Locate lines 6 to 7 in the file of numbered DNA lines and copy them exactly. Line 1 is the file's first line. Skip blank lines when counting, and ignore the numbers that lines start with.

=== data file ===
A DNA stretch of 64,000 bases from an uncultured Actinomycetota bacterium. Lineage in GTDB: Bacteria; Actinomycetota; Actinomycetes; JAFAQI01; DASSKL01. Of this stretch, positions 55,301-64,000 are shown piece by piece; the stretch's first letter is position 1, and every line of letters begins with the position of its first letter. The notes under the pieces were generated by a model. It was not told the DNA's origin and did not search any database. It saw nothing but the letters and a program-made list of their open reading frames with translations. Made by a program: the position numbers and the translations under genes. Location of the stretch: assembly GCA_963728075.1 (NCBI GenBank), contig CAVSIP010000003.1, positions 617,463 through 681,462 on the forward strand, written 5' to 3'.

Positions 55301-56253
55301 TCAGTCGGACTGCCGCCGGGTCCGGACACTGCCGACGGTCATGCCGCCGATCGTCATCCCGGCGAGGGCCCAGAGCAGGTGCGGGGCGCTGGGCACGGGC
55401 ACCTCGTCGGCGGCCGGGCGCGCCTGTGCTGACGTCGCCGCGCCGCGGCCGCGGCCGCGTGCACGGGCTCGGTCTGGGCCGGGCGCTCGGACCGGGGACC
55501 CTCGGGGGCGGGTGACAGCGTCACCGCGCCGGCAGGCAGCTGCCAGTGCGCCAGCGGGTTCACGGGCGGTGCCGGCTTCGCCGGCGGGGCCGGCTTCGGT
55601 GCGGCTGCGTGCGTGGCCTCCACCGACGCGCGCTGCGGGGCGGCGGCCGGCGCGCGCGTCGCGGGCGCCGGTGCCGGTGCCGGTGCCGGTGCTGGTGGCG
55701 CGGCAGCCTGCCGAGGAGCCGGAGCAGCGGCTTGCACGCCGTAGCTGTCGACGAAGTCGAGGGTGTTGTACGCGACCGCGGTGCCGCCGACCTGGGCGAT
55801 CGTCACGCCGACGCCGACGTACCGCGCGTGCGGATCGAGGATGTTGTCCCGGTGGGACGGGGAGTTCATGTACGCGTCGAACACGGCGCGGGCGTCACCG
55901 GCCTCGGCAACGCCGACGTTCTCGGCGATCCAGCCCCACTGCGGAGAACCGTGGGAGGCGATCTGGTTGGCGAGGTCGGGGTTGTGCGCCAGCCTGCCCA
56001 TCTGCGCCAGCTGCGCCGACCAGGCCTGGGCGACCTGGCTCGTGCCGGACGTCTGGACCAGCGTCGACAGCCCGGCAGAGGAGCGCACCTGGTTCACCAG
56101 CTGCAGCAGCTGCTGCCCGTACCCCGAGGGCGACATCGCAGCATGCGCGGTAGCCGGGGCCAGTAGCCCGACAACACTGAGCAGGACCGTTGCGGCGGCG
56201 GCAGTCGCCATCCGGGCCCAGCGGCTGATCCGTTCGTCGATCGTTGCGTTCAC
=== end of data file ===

55601 GCGGCTGCGTGCGTGGCCTCCACCGACGCGCGCTGCGGGGCGGCGGCCGGCGCGCGCGTCGCGGGCGCCGGTGCCGGTGCCGGTGCCGGTGCTGGTGGCG
55701 CGGCAGCCTGCCGAGGAGCCGGAGCAGCGGCTTGCACGCCGTAGCTGTCGACGAAGTCGAGGGTGTTGTACGCGACCGCGGTGCCGCCGACCTGGGCGAT